WASHINGTON (Reuters) - The Supreme Court ruled on Friday that the U.S. Constitution provides same-sex couples the right to marry in a historic triumph for the American gay rights movement.
The court ruled 5-4 that the Constitution's guarantees of due process and equal protection under the law mean that states cannot ban same-sex marriages. With the ruling, gay marriage will become legal in all 50 states.
Justice Anthony Kennedy, writing on behalf of the court, said that the hope of gay people intending to marry "is not to be condemned to live in loneliness, excluded from one of civilization's oldest institutions. They ask for equal dignity in the eyes of the law. The Constitution grants them that right."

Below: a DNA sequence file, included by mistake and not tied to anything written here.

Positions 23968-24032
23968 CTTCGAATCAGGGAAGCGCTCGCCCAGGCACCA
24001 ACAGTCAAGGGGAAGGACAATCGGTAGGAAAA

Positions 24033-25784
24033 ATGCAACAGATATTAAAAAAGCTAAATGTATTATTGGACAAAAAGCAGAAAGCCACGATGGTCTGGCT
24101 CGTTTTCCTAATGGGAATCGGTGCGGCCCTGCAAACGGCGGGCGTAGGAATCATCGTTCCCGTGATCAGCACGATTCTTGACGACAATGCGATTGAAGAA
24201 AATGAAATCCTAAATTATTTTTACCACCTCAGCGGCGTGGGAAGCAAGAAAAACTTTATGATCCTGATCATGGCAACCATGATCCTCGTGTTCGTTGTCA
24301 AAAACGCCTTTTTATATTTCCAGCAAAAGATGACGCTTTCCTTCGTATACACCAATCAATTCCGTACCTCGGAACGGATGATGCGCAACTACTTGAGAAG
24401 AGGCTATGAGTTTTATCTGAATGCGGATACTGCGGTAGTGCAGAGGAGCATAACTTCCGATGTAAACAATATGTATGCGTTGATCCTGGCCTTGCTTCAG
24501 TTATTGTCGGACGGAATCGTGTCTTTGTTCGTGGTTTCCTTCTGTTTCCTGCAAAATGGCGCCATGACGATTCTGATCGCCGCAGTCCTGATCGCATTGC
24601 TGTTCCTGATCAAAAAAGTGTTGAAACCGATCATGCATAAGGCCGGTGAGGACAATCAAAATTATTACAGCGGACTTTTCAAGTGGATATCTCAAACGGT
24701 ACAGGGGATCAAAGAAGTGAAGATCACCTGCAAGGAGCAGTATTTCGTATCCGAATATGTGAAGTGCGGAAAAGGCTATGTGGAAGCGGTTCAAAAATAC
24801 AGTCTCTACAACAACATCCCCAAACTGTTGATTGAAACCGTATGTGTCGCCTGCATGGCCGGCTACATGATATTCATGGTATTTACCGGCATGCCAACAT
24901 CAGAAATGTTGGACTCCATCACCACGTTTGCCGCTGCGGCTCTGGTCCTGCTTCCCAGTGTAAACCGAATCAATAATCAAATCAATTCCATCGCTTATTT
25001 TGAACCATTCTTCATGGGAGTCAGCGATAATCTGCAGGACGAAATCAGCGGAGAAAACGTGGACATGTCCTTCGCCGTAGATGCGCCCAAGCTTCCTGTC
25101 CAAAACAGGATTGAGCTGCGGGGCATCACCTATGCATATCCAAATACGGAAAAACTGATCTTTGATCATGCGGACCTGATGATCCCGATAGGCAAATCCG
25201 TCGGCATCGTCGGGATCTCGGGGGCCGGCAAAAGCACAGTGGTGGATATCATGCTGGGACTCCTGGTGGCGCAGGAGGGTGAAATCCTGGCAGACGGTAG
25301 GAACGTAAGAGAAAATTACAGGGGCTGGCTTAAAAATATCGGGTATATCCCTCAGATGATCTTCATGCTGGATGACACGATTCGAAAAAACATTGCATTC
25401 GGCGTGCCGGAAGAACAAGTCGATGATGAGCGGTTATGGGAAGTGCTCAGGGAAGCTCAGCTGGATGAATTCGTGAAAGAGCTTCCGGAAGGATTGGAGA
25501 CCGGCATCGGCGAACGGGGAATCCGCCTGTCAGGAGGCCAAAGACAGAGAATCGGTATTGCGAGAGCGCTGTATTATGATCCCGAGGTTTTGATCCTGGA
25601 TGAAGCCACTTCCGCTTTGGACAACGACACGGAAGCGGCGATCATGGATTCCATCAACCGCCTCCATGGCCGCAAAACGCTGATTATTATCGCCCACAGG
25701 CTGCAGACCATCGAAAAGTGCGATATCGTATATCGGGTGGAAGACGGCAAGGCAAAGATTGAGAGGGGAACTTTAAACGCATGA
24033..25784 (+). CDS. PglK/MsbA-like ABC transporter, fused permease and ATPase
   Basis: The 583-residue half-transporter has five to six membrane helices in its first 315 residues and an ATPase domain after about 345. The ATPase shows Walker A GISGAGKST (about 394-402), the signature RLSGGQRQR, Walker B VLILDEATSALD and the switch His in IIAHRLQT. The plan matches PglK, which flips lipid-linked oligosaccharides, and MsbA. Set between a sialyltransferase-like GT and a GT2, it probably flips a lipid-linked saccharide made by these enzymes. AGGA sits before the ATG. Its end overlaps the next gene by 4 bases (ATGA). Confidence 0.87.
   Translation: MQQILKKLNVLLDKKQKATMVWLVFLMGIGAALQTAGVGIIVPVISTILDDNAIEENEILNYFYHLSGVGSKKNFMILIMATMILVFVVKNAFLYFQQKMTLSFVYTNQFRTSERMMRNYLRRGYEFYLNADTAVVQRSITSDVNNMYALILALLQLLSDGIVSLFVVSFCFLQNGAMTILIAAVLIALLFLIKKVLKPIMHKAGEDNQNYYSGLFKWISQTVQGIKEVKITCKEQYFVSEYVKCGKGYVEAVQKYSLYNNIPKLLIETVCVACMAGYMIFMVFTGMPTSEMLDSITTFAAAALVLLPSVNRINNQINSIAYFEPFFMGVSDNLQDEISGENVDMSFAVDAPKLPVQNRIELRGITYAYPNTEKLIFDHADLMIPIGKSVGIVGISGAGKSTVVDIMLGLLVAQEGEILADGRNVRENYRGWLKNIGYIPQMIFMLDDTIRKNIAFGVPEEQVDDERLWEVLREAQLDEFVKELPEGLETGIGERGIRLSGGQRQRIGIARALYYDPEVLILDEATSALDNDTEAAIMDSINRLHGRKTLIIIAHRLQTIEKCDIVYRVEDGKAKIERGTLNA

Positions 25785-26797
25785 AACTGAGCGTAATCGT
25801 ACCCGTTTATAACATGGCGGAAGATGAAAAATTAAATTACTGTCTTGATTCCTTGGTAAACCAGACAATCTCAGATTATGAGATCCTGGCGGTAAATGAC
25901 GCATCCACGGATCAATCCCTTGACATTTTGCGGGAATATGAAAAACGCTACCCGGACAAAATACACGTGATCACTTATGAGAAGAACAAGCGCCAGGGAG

There are currently 13 state bans in place, while another state, Alabama, has contested a court ruling that lifted the ban there.
The ruling is the Supreme Court's most important expansion of marriage rights in the United States since its landmark 1967 ruling in the case Loving v. Virginia that struck down state laws barring interracial marriages.
The decision follows rapid changes in attitudes and policies toward gay marriage in America. It was not until 2003 that the Supreme Court threw out state laws banning gay sex. And it was not until 2004 that the Massachusetts became the first state to legalize same-sex marriage. Gay marriage has gained increasing acceptance in opinion polls in recent years, particularly among younger Americans.
(Reporting by Lawrence Hurley; Editing by Will Dunham)